Johnson & Johnson’s voluntary recall of Concentrated Motrin Infants’ Drops remains in effect. The recall, which was originally issued last month, involves 200,000 bottles thought to contain tiny plastic particles. Although company officials believe adverse health effects are unlikely, they have advised consumers to stop using the product immediately.
According to the Associated Press, the recalled products may contain traces of polytetrafluorethylene (PTFE), a type of plastic used in Teflon coatings. In an update released Sunday, distributors said that J&J’s McNeil Consumer Healthcare Division had traced the contamination to a third-party supplier of ibuprofen – the active ingredient in Motrin and many other over-the-counter pain relievers.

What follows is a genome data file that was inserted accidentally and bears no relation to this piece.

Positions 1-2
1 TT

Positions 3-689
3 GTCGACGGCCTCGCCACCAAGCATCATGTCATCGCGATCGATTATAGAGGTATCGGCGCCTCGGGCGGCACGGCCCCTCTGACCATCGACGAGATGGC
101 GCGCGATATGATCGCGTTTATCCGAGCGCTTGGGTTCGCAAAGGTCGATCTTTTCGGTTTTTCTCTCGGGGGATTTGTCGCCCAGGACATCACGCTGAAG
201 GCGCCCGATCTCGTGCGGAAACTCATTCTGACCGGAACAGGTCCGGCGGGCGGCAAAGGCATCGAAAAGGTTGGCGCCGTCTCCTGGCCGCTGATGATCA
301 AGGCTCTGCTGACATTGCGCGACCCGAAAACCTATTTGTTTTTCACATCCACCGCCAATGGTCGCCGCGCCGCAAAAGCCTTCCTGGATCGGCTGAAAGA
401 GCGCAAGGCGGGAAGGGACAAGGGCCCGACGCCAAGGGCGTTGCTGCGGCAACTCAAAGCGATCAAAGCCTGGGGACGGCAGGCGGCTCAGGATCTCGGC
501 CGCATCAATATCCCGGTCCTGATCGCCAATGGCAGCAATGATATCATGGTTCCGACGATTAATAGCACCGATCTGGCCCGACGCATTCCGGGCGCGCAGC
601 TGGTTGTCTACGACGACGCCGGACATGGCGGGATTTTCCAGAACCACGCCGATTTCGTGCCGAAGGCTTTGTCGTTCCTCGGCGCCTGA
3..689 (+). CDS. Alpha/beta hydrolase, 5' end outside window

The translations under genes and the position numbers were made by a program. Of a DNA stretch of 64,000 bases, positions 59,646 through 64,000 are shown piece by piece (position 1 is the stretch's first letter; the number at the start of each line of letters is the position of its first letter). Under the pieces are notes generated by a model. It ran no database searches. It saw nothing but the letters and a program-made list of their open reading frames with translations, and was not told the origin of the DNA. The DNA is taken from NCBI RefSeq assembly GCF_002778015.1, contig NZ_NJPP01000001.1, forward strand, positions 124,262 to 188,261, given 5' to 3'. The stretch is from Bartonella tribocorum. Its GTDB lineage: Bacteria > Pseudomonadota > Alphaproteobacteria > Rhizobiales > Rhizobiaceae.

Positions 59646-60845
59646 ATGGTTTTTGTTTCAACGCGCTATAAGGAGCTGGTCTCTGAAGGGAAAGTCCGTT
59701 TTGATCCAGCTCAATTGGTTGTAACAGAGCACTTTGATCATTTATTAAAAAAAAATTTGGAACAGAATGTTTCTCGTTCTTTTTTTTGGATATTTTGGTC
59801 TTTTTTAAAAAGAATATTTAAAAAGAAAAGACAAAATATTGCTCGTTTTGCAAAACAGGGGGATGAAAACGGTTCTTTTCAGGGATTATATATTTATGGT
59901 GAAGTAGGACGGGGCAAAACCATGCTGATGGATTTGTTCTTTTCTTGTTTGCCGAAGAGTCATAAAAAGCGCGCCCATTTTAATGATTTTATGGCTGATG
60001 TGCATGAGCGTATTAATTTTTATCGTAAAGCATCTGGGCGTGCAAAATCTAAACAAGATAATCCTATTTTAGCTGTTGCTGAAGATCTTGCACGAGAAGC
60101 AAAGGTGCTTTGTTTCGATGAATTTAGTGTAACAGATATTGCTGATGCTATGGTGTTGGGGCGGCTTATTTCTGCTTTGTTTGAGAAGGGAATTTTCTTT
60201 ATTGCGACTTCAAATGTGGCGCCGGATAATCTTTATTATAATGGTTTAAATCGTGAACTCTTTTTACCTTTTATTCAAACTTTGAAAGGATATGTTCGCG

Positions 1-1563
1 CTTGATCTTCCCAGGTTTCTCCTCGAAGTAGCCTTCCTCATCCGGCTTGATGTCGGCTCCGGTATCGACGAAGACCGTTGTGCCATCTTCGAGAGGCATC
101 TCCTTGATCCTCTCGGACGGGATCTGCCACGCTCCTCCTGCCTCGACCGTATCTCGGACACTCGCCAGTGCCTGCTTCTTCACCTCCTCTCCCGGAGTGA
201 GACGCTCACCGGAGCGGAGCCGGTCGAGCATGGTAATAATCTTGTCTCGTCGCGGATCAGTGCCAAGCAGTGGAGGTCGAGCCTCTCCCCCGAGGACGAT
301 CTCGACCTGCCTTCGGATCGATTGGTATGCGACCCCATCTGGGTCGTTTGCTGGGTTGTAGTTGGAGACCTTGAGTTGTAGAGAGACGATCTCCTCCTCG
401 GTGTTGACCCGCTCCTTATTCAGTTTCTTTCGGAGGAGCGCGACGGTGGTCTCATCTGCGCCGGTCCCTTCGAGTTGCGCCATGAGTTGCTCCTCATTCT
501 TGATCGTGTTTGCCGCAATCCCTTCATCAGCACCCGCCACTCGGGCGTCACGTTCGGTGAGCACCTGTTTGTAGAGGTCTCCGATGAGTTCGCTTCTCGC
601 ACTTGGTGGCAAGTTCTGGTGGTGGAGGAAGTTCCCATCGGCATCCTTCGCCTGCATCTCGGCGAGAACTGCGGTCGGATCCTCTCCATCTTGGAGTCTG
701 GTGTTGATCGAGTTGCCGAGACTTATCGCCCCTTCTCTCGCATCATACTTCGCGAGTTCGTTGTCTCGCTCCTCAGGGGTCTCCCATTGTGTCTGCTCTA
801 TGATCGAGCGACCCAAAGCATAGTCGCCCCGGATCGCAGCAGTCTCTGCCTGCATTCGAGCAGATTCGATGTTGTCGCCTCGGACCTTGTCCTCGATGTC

“Out of an abundance of caution, McNeil is voluntarily recalling the three lots released to the market made with the same batch of active ingredient,” the company wrote. “McNeil has worked with the third party to ensure that corrective measures are currently in place and are effective. The potential for adverse medical events related to the reason for this recall is not likely.”
Since 2009, McNeil has issued about 40 recalls involving common analgesics like Tylenol, Motrin, and Zyrtec. In April 2010, the manufacturer issued its largest-ever recall of children’s pain relievers, pulling more than 130 million units off the shelves.
The recalled products are Concentrated Motrin Infants’ Drops Original Berry Flavor ½ fl oz bottles. The units can be recognized by their lot numbers:
Consumers can inquire about refunds and additional information by calling customer service at 1-877-414-7709. Further details are also provided by the Food and Drug Administration (FDA).